Alabama Football Program Nets $47M-Plus Profit Texas A&M Athletic Department Makes $57.2M In '15-16 N.C. Still In Limbo As ACC Championship Host Site Washington State Athletic Deficit Shrinking LSU Athletics Turns $12M Profit In '15-16 Sources: BC Wasn't Going To Renew Bates' Contract Kentucky Increases Price For Football Season Tickets Florida AD Stricklin Puts Twitter To Good Use Schools Increasingly Rely On Private Plane Use Boston College AD Bates Resigns To Take CSA Job
SBD/Issue 38/Collegiate Sports
Big East Conference Presidents Agree To Add Two Football Teams
Published November 3, 2010
|TCU Considered A Strong
Candidate To Join Big East
The Big East Conference university presidents yesterday agreed to look into increasing the number of FBS football-playing members from eight to 10. The presidents unanimously approved the process to evaluate the terms and conditions for potential expansion candidates (Big East). USA TODAY's Kelly Whiteside notes Villanova, which currently competes on the FCS level in football, is "considering moving up in football and joining the Big East in that sport." Villanova AD Vince Nicastro said that the school's decision "isn't likely by the end of this year." Nicastro: "Based on the pace that we're on now, my sense is it's going to bleed into the first of next year." TCU and Central Florida also are "considered strong candidates" to join the Big East in football (USA TODAY, 11/3). Houston has also been mentioned as a "potential expansion target," and while the Texas schools "seem like an odd fit geographically, it would allow the Big East to tap into huge television markets, as well as fertile recruiting territory" (SPORTING NEWS TODAY, 11/3). TCU AD Chris Del Conte said that he "has not been contacted about the expansion" (DALLAS MORNING NEWS, 11/3).
POTENTIAL TARGETS: In N.Y., Lenn Robbins reports UCF "would like to be added for all sports and would give the league's non-revenue sports a travel partner with South Florida." But the basketball-only members "would prefer not to increase the league membership to 17." Several sources said that Memphis and East Carolina, "which have long desired membership in the Big East, are not favorably-viewed by a majority of league members" (N.Y. POST, 11/3). Meanwhile, sources said that Temple, "which was a football-only member from 1991-2004 before being asked to leave, also might be considered." However, the sources added that a "yes vote by Villanova would not help Temple's chances" (PHILADELPHIA DAILY NEWS, 11/3).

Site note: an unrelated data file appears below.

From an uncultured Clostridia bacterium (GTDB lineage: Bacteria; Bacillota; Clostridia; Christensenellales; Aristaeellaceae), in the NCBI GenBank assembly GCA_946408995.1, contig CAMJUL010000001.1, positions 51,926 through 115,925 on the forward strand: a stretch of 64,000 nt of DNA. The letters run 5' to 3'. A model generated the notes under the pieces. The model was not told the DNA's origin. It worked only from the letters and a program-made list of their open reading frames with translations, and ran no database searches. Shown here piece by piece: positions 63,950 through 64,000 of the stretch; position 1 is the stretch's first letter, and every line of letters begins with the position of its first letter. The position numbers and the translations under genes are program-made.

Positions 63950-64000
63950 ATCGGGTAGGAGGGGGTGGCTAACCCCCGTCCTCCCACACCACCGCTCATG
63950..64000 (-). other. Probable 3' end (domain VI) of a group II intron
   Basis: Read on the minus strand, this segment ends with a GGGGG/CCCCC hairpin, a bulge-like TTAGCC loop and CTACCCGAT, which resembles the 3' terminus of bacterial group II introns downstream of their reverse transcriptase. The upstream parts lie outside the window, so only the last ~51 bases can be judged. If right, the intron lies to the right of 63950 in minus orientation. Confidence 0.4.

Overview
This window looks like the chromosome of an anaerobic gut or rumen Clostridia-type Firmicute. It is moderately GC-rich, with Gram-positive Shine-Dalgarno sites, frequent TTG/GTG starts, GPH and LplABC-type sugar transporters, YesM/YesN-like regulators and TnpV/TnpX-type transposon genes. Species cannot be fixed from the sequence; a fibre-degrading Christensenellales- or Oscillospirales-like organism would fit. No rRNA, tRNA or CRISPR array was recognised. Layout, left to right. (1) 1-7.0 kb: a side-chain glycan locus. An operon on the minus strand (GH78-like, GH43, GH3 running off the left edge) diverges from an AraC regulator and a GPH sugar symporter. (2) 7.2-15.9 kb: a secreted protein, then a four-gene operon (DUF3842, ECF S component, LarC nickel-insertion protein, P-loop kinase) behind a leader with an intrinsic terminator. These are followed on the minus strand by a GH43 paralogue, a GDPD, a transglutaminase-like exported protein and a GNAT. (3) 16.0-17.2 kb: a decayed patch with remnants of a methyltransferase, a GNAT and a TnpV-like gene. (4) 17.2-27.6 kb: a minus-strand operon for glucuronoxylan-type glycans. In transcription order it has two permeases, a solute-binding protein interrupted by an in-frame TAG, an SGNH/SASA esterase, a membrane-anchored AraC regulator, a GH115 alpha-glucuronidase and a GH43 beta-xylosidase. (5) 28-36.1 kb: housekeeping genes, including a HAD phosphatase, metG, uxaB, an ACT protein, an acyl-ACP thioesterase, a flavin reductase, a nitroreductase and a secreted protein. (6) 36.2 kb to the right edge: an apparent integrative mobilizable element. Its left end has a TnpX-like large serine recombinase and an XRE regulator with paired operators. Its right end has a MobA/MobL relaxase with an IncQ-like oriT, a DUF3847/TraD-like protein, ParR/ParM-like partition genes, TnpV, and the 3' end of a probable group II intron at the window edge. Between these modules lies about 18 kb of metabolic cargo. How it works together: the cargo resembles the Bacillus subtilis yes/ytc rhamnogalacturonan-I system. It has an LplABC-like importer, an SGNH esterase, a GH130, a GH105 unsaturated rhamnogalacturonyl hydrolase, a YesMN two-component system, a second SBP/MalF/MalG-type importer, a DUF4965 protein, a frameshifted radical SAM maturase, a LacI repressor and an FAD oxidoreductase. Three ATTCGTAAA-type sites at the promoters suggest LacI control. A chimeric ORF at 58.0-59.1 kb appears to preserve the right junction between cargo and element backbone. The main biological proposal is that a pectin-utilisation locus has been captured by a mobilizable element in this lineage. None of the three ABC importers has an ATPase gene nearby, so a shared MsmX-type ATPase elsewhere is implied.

TRYING TO KEEP UP: ESPN.com's Brian Bennett noted the Big East "has survived as an eight-team league since 2005, but as the Big Ten and Pac-10 have expanded and more possible conference re-alignment in the future looms, the conference knew it had to get bigger or face extinction." This is the "right move by the Big East," as "going to 10 teams now is smarter than expanding to 12 and adding a championship game." Bennett: "What the league needs to do now is make sure it's not expanding just to expand. It needs to find new schools that actually add to the league and make it more competitive nationally" (ESPN.com, 11/2).
MORE MOVES AHEAD? In Boston, Mark Blaudschun notes there is a "remote" possibility that looking to add two football-playing schools is the "first step in a process in which the Big East schools that do not play FBS football break off into their own basketball league and let the football members fend for themselves" (BOSTON GLOBE, 11/3). In N.Y., Dick Weiss writes adding new football schools "increases the odds the football schools will eventually break away, leaving Catholic colleges such as St. John's and Seton Hall to scramble to form a new league of their own that would not have nearly the same financial clout or prestige with the TV networks" (N.Y. DAILY NEWS, 11/3).